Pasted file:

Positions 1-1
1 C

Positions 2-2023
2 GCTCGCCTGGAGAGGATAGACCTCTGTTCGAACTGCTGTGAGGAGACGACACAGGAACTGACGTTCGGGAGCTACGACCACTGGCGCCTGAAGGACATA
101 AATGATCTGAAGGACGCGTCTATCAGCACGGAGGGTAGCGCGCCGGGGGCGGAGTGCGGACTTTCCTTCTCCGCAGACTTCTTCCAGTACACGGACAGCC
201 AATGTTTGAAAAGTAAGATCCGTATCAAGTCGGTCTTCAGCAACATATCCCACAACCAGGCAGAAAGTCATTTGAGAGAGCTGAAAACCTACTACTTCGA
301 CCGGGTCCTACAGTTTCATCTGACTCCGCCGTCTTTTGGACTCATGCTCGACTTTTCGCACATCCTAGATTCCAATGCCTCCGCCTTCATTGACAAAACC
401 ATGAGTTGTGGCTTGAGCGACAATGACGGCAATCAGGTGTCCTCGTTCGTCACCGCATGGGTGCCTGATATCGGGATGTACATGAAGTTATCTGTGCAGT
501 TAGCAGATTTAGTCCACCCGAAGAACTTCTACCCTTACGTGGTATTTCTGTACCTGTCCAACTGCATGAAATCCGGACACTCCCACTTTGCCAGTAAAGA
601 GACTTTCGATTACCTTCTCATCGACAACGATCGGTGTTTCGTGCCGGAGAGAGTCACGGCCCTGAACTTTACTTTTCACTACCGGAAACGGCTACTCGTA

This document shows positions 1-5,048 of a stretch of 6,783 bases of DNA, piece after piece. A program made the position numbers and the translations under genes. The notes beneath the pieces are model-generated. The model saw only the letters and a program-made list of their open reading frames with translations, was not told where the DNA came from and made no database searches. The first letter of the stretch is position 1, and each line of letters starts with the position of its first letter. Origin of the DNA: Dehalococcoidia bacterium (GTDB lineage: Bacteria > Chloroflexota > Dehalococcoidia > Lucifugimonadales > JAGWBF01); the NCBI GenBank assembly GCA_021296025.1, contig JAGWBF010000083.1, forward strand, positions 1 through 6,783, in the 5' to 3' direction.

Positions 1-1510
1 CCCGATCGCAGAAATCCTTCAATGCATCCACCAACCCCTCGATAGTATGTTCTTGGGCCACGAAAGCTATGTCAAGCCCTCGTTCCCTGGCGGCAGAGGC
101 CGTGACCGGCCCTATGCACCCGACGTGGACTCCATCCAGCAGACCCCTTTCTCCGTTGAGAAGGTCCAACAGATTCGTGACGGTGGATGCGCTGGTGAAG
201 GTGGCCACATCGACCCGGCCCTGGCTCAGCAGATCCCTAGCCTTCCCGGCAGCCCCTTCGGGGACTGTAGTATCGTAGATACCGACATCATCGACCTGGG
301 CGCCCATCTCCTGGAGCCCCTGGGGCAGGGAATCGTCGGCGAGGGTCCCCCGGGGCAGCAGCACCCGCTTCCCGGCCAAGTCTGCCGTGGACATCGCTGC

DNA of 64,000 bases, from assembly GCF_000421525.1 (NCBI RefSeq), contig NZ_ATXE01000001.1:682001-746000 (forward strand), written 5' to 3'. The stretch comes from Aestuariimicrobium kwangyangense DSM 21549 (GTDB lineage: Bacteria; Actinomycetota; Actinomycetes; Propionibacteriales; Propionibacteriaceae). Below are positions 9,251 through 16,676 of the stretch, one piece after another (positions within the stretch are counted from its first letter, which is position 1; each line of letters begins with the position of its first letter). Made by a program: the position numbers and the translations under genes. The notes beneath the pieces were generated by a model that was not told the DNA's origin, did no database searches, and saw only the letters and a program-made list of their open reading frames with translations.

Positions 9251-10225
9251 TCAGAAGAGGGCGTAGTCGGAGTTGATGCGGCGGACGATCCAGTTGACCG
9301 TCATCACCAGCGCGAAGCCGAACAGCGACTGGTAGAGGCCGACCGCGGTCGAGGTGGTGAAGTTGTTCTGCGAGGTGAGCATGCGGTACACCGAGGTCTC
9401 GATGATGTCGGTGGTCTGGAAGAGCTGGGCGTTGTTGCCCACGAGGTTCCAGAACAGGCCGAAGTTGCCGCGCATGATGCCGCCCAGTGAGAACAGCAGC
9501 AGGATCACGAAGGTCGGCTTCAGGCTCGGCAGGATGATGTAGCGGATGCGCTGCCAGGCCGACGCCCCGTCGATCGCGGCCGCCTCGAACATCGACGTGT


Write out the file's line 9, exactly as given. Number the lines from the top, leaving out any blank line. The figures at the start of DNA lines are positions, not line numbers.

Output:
501 TAGCAGATTTAGTCCACCCGAAGAACTTCTACCCTTACGTGGTATTTCTGTACCTGTCCAACTGCATGAAATCCGGACACTCCCACTTTGCCAGTAAAGA